Brazil is widely known to be the world's biggest coffee-producing country, typically exporting in the region of 50 million bags of green coffee beans each year.
However, during 2014, the nation has experienced significant weather problems, affecting its crops and subsequently its coffee harvest.
Of course, we at DRWakefield have been keeping a close eye on the country's coffee crop progress, as whatever happens with the season's yield will have a knock-on effect on exactly what we can supply our roasters with in the near future.
Here, we're going to look at where the current problems relating to Brazilian coffee stem from and how they may be affecting farmers and their harvests.
No rain, no harvest?
There has been significantly less rainfall in Brazil throughout 2014 than in most other years, leaving agricultural land parched and undernourished in what has been the driest six months since records began almost 85 years ago.
Although there was some precipitation during July, the beginning of the year was largely without rain and this trend has continued since.
For the country's Arabica crops to flower and produce coffee cherries, they are in desperate need of rain – without moisture, beans may not form, meaning harvests and livelihoods could suffer.
There has been a small amount of rain within the past few weeks, but nowhere near enough to reverse the damage that has already been caused, meaning coffee crop progress has not been particularly significant.
Agrimoney quotes Sao Paulo University's research institute Cepea to have said: "Recent rains have not mitigated the lack of water…losses caused by the dry weather [are] already irreversible."
The institute also noted that "rains were registered in late September, but the volume was not enough to change the scenario…the first blossoming was not significant".
What does this mean for farmers?
Crops and exports are not the only elements likely to suffer this harvest season, as with severe droughts, farmers based in the more remote parts of Brazil will be feeling the effects of the situation too.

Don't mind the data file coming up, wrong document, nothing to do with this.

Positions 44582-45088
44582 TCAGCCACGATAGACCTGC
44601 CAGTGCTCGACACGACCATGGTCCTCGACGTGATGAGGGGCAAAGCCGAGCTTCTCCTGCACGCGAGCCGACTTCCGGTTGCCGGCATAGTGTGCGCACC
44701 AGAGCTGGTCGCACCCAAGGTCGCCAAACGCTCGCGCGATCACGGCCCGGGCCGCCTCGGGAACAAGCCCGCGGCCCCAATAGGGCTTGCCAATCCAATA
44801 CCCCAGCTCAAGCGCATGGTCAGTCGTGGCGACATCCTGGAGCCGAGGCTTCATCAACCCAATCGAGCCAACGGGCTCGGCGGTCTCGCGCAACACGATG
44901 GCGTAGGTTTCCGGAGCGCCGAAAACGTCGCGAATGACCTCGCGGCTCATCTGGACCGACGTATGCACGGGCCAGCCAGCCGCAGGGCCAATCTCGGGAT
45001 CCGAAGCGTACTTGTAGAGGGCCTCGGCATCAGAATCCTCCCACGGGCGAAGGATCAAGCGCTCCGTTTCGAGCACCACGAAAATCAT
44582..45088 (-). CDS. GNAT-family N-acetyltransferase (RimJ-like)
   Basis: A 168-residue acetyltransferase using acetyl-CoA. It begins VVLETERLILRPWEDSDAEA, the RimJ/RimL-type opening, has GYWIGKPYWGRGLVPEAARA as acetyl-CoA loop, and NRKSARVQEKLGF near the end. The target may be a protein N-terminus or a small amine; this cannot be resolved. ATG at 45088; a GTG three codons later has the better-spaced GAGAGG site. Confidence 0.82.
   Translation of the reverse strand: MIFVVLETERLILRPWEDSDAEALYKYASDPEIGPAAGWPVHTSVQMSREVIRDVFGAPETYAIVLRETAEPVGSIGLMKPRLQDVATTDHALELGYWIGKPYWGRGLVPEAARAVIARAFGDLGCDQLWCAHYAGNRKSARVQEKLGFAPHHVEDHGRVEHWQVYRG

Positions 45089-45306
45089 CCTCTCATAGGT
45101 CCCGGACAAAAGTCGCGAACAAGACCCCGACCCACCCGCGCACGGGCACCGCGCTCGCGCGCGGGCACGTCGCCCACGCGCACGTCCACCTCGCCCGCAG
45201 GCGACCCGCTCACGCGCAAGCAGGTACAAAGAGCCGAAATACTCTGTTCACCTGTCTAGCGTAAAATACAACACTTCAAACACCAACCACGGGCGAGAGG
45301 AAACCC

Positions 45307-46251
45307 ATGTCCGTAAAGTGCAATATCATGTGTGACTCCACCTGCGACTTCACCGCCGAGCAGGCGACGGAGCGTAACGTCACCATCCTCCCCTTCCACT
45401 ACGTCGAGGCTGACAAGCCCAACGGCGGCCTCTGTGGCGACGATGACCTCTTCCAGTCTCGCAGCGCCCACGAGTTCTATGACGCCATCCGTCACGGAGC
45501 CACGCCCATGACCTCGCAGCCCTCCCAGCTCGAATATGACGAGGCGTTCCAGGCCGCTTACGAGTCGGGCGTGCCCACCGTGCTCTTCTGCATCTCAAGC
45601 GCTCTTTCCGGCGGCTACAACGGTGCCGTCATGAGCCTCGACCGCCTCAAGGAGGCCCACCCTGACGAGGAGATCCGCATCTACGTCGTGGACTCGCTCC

Speaking to the Guardian in early September, Sao Paulo water resources secretary Mauro Arce stated: "It has been a terrible year. The last rainy season was drier than the dry season."
However, with poor conditions and slow coffee crop progress in Brazil, Colombia and its bean growers could be set to benefit, as its Arabica harvest is currently performing well.
In fact, reports show it could be due to reach a 20-year high with regard to its yield during the upcoming season, indicating that not all is bad for South American coffee.
What does the current situation mean for the future?
With weather conditions showing no signs of changing anytime soon, concerns have been raised that the drought and subsequently poor coffee crop progress may continue into 2015.
Agrimoney reports that Brazilian cooperative Cocatrel has already lost around 30 per cent of its yield for next year due to 2014's weather, but that the coffee situation is "worsening every day" that doesn't involve rain. The group recorded a harvest of 1.5 million bags last year, but expects this to be significantly lower in 2014, at approximately 900,000 bags.
According to the International Coffee Organization (ICO) back in August, coffee prices could increase significantly as the reduced harvest will be in great demand among traders and roasters alike, hiking costs up.
With a lower than usual harvest and increased coffee consumption, the global coffee industry could face a deficit in the region of ten million bags this season, the ICO has warned.